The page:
A new study by researchers at Wake Forest University School of Medicine reveals how extremes of sleep – both too much and too little – can be hazardous to your health – especially for young minority women, a group most affected by obesity and chronic metabolic disease. The findings also indicate that there's more to "fat" than what we choose to eat – social factors such as the need to work three jobs in a bad economy – could be causing dangerous fat deposition around vital organs.
"We put a lot of stock in diet," said Kristen G. Hairston, M.D., M.P.H., an assistant professor of endocrinology and metabolism and lead author on the study. "But this study brings up some interesting questions about the way we live. We may need to start looking at other behaviors – besides daily food choices – that could be contributing to the obesity epidemic in younger age groups."
In individuals under 40, the study showed a clear association between averaging five hours or less of sleep each night and large increases in visceral fat, or fat around the organs. Of the study participants under 40, Hispanic men and black women were the largest groups to report getting such little sleep.
Short sleep has become more common in the United States and minorities are disproportionately affected, said Hairston, an affiliate of the Maya Angelou Center for Health Equity, part of the School of Medicine. They are also more prone to metabolic conditions, including increased rates of obesity, insulin resistance and type 2 diabetes. The study suggests that part of the explanation for higher rates of metabolic disease in this population may lie in the association between sleep duration and fat deposition.
But sleeping the day away won't do much to better one's health, either. The researchers found that getting more than eight hours of sleep on average per night has a similar – though less pronounced – affect and is a problem most commonly seen in Hispanic women of all ages.
Surprisingly, the connection between extremes of sleep and accumulation of visceral fat was seen only in patients under 40, Hairston said.
"We don't really know yet why this wasn't seen in participants over 40, but it was clear that, in individuals under 40, it is worse to get five or less hours of sleep on average each night than it is to get eight or more hours," Hairston said. "However, both may be detrimental and, in general, people should aim for six to eight hours of sleep each night."
The study appears in the March issue of Sleep, the journal of the Associated Professional Sleep Societies, LLC.
The study raised important social questions for researchers, Hairston said, such as why so little sleep is such a problem in black women under age 40 and what circumstances may be contributing to their sleep patterns and likely to obesity and chronic disease development?
"This was certainly just a starting point," Hairston said. "We definitely know that a relationship exists between sleep and obesity. Now we need to know how this relationship can be modified."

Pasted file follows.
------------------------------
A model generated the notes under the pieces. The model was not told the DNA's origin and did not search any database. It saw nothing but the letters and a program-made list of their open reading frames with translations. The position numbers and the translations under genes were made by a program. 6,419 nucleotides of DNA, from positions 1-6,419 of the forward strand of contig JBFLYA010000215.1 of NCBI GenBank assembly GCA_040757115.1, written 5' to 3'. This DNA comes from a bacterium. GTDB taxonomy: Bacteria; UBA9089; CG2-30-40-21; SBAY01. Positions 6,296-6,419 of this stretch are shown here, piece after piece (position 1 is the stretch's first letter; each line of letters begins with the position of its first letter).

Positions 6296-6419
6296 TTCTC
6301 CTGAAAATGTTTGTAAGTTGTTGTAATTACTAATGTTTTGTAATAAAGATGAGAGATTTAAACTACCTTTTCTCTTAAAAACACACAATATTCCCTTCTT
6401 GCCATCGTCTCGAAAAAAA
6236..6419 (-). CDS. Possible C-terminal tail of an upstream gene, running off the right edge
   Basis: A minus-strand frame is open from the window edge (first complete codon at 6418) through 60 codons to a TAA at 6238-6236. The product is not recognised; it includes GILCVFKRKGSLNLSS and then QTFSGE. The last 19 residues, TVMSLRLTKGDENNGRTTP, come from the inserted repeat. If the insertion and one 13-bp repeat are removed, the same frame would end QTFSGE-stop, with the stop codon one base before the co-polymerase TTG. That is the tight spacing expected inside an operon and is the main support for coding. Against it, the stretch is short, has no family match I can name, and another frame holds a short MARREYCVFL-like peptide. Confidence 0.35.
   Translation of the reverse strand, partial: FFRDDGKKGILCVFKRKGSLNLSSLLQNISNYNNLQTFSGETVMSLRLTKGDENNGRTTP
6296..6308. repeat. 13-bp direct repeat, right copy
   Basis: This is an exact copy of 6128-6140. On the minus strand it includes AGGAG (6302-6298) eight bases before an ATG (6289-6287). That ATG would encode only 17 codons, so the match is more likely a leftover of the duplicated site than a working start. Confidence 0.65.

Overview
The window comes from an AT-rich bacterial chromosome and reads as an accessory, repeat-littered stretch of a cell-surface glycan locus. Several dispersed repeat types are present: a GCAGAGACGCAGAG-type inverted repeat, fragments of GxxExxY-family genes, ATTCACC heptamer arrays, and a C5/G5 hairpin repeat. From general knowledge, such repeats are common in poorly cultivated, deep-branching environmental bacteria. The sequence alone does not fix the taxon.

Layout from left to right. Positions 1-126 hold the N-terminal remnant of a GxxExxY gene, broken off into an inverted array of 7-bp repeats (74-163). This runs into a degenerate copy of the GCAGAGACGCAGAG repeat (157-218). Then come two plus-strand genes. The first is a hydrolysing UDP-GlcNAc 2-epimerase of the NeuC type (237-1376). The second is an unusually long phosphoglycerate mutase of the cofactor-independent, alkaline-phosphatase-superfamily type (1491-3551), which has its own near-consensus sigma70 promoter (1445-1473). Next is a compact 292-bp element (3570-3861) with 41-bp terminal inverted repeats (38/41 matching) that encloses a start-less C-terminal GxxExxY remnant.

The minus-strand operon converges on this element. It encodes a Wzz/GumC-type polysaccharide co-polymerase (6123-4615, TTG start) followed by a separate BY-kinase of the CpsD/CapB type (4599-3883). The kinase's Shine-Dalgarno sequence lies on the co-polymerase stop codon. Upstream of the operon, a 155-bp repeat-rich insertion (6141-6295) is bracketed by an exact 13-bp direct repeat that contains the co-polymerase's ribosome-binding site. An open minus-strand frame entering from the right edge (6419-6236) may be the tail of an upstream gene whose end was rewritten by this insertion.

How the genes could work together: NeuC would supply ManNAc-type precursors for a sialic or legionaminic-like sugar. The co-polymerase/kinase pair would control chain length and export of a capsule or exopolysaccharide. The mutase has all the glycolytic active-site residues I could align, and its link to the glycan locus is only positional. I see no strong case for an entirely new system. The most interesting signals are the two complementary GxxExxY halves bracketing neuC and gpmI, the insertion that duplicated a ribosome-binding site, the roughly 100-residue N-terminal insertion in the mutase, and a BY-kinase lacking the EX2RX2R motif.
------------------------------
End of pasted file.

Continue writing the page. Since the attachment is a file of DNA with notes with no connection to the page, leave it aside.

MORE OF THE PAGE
Hairston added that it will be important for future obesity research to consider sleep patterns and the effect they can have on outcomes. Until the connection is understood, physicians should consider gathering information about sleep patterns just as they do other vital information when seeing patients. This information is especially relevant when treating patients about to make or in the middle of life transitions, such as college, marriage and childbearing, because such times are often associated with sleep deprivation in younger years.
"That information may help a physician put into context other issues going on in the patient's life which may be affecting their overall health," Hairston said.
Coresearchers on the study, funded by the National Institutes of Health, were Donald W. Bowden, Ph.D., and Lynne E. Wagenknecht, Dr.P.H., both of the School of Medicine, Michael Bryer-Ash, of the University of Oklahoma School of Health Sciences, Jill M. Norris, M.P.H., Ph.D., of the University of Colorado School of Health Sciences, and Steven Haffner, M.D., M.P.H., of the University of Texas Health Science Center at San Antonio.
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Wake Forest University Baptist Medical Center (www.wfubmc.edu) is an academic health system comprised of North Carolina Baptist Hospital, Brenner Children's Hospital, Wake Forest University Physicians, and Wake Forest University Health Sciences, which operates the university's School of Medicine and Piedmont Triad Research Park. The system comprises 1,056 acute care, rehabilitation and long-term care beds and has been ranked as one of "America's Best Hospitals" by U.S. News & World Report since 1993. Wake Forest Baptist is ranked 32nd in the nation by America's Top Doctors for the number of its doctors considered best by their peers. The institution ranks in the top third in funding by the National Institutes of Health and fourth in the Southeast in revenues from its licensed intellectual property.
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